On a shorter time scale, our attention spans are about 10-15 minutes. That’s about the limit of our dead-set focus. As a result, good lesson plans tend to chunk things down into blocks. A typical (good) 50 minute lecture should break down into at least two 20 minute structured blocks with about 5 minutes between. So as attention begins to dwindle over the course of those structured blocks, your mode switches from presenting new information to reviewing old information. It’s all about keeping the cognitive load manageable.
So, in the example above, the teacher has blown the last five minutes of their time on teaching a basic outline of integration rules. This is a complete waste of time because they’ll need to spend at least 10 minute re-capping and addressing misconceptions that arose from doing it while students had lower attention due to being at the end of a lesson and were distracted by clock-watching for the bell.
The end is for continuity announcements
I’ve discussed a bit about lesson plans and chunking, but the end of a lesson plan should always be used for a re-cap and review, and for building a lead-in for what happens next. That’s a good five minutes of your time you need, not 10 seconds after the bell has rung and everyone is moving. The trope usually fits in a “Okay, tomorrow we’ll discuss Chapter 4!” after the bell rings, which sounds like it should do the trick, but you need a bit more than that.
There are a lot of reasons why you use the end of the lesson to discuss what comes next and in-depth. Firstly, there’s the principles around scaffolding. Here, you need to structure prior and existing knowledge so that students become more receptive to new material. This is a two-way street – before you present new material, you relate it to the older material, and after you present new material you relate it to the next bit. This activates students’ awareness that they will need to keep their mind open to bolt on some new information at a later date. It also provides instrumental value to the new material by showing them where it progresses.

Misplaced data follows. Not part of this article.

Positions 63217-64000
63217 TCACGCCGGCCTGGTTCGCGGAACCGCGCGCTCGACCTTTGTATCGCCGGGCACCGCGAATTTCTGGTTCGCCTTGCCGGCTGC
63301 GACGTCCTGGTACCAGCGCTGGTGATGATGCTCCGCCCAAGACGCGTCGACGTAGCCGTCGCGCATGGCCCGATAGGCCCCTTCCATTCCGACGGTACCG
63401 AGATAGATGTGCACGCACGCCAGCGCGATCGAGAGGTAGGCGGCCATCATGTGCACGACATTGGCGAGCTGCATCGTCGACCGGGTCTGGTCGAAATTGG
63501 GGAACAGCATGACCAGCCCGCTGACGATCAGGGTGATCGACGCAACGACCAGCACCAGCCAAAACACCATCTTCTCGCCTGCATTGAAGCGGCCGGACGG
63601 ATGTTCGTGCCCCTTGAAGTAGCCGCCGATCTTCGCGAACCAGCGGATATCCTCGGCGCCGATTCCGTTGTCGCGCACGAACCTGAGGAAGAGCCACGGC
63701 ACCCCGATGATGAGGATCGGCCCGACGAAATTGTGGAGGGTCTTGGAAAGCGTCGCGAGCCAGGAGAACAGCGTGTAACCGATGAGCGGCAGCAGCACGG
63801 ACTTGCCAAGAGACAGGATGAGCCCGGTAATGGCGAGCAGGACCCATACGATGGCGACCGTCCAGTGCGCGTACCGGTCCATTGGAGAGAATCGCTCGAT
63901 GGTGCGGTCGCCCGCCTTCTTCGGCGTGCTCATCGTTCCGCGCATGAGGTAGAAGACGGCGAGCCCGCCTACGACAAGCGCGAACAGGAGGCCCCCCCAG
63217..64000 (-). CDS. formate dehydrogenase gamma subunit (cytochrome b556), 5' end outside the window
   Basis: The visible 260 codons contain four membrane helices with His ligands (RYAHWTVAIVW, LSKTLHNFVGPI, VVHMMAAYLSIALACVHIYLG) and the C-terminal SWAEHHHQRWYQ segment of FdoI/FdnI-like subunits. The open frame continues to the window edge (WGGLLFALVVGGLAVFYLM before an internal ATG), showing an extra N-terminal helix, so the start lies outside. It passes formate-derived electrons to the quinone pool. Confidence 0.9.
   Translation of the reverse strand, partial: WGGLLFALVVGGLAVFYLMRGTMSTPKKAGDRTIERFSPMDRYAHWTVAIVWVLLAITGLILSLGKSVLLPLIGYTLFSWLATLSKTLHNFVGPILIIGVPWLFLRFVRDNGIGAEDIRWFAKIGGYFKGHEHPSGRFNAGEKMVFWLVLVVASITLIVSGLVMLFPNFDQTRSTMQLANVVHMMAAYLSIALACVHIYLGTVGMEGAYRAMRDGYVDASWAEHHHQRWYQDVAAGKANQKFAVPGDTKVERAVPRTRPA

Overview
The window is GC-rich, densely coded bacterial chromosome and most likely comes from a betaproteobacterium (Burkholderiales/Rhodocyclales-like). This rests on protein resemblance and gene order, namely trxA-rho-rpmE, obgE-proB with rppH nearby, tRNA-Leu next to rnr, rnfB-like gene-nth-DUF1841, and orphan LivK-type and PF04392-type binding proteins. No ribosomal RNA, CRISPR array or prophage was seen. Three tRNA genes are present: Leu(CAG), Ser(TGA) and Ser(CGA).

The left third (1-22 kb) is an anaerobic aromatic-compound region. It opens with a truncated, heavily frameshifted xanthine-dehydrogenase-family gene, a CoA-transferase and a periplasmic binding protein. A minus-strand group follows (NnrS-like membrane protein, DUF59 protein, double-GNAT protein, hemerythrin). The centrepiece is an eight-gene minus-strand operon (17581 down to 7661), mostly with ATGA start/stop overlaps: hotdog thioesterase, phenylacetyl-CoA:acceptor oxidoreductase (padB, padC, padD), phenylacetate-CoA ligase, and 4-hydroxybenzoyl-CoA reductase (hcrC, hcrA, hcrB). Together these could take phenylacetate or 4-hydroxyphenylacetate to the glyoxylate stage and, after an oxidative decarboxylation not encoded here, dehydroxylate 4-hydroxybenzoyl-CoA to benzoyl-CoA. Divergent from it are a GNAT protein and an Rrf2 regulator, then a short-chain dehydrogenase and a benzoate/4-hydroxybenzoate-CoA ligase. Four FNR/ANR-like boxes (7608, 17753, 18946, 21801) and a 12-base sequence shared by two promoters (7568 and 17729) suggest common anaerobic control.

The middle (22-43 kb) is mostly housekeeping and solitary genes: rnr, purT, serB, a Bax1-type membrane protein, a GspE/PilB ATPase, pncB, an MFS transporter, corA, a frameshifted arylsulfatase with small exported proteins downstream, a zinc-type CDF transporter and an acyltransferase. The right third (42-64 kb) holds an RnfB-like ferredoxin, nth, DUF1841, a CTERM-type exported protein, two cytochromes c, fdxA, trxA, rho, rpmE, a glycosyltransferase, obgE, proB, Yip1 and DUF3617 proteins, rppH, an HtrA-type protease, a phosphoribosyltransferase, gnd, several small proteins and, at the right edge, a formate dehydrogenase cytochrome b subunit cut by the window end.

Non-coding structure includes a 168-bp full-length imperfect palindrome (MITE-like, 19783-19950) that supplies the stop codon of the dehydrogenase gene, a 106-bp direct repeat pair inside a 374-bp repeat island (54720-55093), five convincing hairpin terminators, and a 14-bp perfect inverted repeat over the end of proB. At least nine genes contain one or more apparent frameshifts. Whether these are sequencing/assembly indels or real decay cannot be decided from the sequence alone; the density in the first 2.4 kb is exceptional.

So, that last line should be more like “Okay, tomorrow we’ll discuss any questions you have about Chapter 3, and then move onto Chapter 4 where we get to apply the Thing in a new situation, so if you have time to revise the Thing, make sure you’re comfortable applying it to the situations of Chapter 3”. Or anything with a little substance, really.
So, from this, you should have learned that television tropes depicting teachers at the end of the lesson are often unrealistic, and frequently depict very bad teaching. The main take-home points are that the end of the lesson is a bad time to deal out novel information, and when students are distracted by packing up after the bell rings is a very bad time to deal out important information. Do remember to review the concept of cognitive load above, because we might discuss cognitive load theory in more detail in the future. Now, there’s about 2-3 minutes left until the bell, so take the time to pack up carefully and discuss the topic amongst yourselves and then you can leave when I tell you to.